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The strangeness of that John Hughes tribute.

Nothing in last night's Oscar ceremony showed quite the lapse in judgment of the epically long John Hughes tribute montage, in the face of which everyone fell silent and wondered what they were watching. Sure, Hughes is widely beloved by '80s teens and even by '90s kids -- his death sparked an internet outpouring of emotion to almost rival Michael Jackson's. But that didn't seem to merit the separate montage and subsequent parade of oral tributes from Hughes' unofficial acting...

How Kathryn Bigelow's non-political movie has gotten politicized.

"The Hurt Locker"'s biggest achievement has been to get people to talk honestly about how we depict war on screen in a way that hasn't happened in a long time, with everyone's cards and biases on the table. That effect is helped by the vicious feedback loop of Oscar season, where the need to generate daily content about the same material leads to all kinds of weird, non-critical voices being unleashed -- which may be the only good thing about awards season. In the case of "The...

Revolution at the Oscars!

Two things to keep in mind as we race down the final stretch of awards season. One: "The Hurt Locker" is almost certainly a lock, having won other Best Picture prizes over and over and over. I favor the conspiracy theory where Kathryn Bigelow gets Best Director and "Avatar" wins Picture, but it's definitely a more fun horse race than usual. Two: please remember that this year everything we know about the Oscars will be upended. "You've never seen OscarĀ® like this...

Snubs, Stalin and stagnation amidst early Oscar reactions.

Last night, per tradition, there was a fake leaked list of Oscar nominations ("It's Complicated"!). This morning was the real thing, none of which struck me as particularly surprising, but what do I know? I'm no Oscar pundit! Okay, there were some small surprises. In the now doubled Best Picture field, the Coen brothers "A Serious Man" crept in over the more awards-baiting likes of "Invictus" and "A Single Man," serving as a Serious source of glee for...

Oscars 2010: The armed forces vs the alien insurgents.

Despite the early buzz around "Precious" and the timely subject matter of "Up in the Air," it's looking more and more like this year's Oscar race is going to come down to a battle of the exes, of the alien insurgents versus the armed forces, the most expensive film ever made against a particularly well-funded indie. The Academy Awards are going to war, and it's "Avatar" versus "The Hurt Locker" -- unless, of course, "The Blind Side" sneaks...

When the Honorary Oscar was cool.

Writing in appreciation of why Doris Day deserves to receive her honorary Oscar this year, the New York Times Douglas McGrath decides there are basically three kinds of honorary Oscars: those for inexplicably overlooked legends (Welles, Chaplin); those created by top-down friendship (Karl Malden lobbying for an honorary Oscar for Elia Kazan when he'd already won two); and those for people whose strengths were invaluable but hard to recognize within the existing categories (Fred Astaire's...

The late Roy Scheider guns for an Oscar.

Like many notable actors fallen on tougher times, the last decades of the late Roy Scheider's career -- pretty much everything after 1991's "Naked Lunch" -- went from the respectable paycheck (time on "SeaQuest DSV") to the rock-bottom video remainder pile ("Dark Honeymoon," starring Tia Carrere). Which is entirely too bad. Presumably, though, neither the director of, say, "Dracula II: Ascension" nor Scheider, who appeared in that film (and its sequel...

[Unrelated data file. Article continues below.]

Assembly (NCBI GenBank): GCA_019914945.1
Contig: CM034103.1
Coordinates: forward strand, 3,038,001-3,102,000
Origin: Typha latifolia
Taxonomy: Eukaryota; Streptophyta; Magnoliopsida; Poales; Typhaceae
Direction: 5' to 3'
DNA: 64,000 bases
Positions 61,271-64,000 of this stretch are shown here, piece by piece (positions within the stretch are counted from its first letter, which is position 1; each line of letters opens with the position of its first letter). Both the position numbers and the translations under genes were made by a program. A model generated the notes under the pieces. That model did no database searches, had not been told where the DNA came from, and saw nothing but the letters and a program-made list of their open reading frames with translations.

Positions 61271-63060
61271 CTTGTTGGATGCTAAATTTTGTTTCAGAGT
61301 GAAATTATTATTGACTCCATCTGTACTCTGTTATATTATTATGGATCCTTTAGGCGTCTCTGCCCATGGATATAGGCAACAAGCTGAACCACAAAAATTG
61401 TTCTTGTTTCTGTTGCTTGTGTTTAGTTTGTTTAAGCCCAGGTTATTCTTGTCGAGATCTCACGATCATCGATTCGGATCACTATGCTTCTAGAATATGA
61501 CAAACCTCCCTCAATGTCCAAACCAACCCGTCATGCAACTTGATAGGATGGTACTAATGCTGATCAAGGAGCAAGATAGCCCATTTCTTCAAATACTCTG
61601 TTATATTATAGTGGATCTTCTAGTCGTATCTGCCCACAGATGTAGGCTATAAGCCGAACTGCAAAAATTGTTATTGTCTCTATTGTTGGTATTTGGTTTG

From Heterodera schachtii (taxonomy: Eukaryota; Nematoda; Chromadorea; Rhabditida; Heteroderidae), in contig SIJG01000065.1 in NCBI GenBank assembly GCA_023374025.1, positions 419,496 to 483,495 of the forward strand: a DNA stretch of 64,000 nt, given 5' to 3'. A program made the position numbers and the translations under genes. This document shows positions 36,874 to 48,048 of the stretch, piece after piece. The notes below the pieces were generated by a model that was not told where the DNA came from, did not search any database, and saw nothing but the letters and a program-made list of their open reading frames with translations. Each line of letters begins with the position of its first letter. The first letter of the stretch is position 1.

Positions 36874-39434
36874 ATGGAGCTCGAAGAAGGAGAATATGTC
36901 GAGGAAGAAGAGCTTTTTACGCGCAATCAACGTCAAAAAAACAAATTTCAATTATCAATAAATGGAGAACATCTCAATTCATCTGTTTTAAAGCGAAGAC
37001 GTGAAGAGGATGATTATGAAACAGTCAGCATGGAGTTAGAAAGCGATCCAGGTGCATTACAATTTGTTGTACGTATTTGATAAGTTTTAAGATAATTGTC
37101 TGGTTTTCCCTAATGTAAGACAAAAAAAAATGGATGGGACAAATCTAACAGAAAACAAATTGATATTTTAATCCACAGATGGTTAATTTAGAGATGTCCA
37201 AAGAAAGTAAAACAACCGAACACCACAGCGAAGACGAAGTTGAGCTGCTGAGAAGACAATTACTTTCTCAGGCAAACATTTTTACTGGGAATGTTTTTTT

Awards season, the ultimate in existential challenges.

For the next three months, many film sites will be sucked into the awards-season horse-races, spewing thousands of words that'll date and curdle quicker than last year's "Daily Show." There are, in fact, whole careers built around the prognostication of the irrelevant. Over at the New York Times, David Carr's passed the baton of four years' worth of "The Carpetbagger" Oscar commentary to Melena Ryzik in video form, which makes for amusing yet grim viewing. It begins...

For your consideration: Sandra Bullock...?

This weekend, for complicated work-related reasons, I had to watch "All About Steve," the most-maligned of Sandra Bullock's three releases this year. If "The Proposal" is Bullock's straight-up romantic comedy and "The Blind Side" is a rare foray into playing middle-aged matron, "All About Steve" is a bizarrely misbegotten anti-romcom. She deploys crazed intensity in turning Mary, the ostensible protagonist, into a mass of twitches in a performance that...

Oscars Doc shortlist: same as it ever was.

Bemoaning the failures of the Oscars in the Best Documentary department has become an annual ritual, like spazzing about filing your income taxes or dusting off stale jokes about March Madness obsessions. So the news that this year's doc shortlist of 15 potential nominees is full of omissions and small obscurities is not a surprise. Many folks would've liked to have seen "Anvil! The Story Of Anvil," "Collapse," "Crude," "Tyson," "We Live In Public...

The death of the original screenplay...?

This week's favorite Oscar topic, besides last night's announcement that Alec Baldwin and Steve Martin will be co-hosting the awards, is where all the original screenplays have gone. The Hollywood Reporter's Steven Zeitchik points out the a dearth of obvious candidates for the "Best Original Screenplay" category. If "Up," "Inglourious Basterds" and "A Serious Man" are virtual locks, what else does that leave us with? Zeitchik proposes "(500...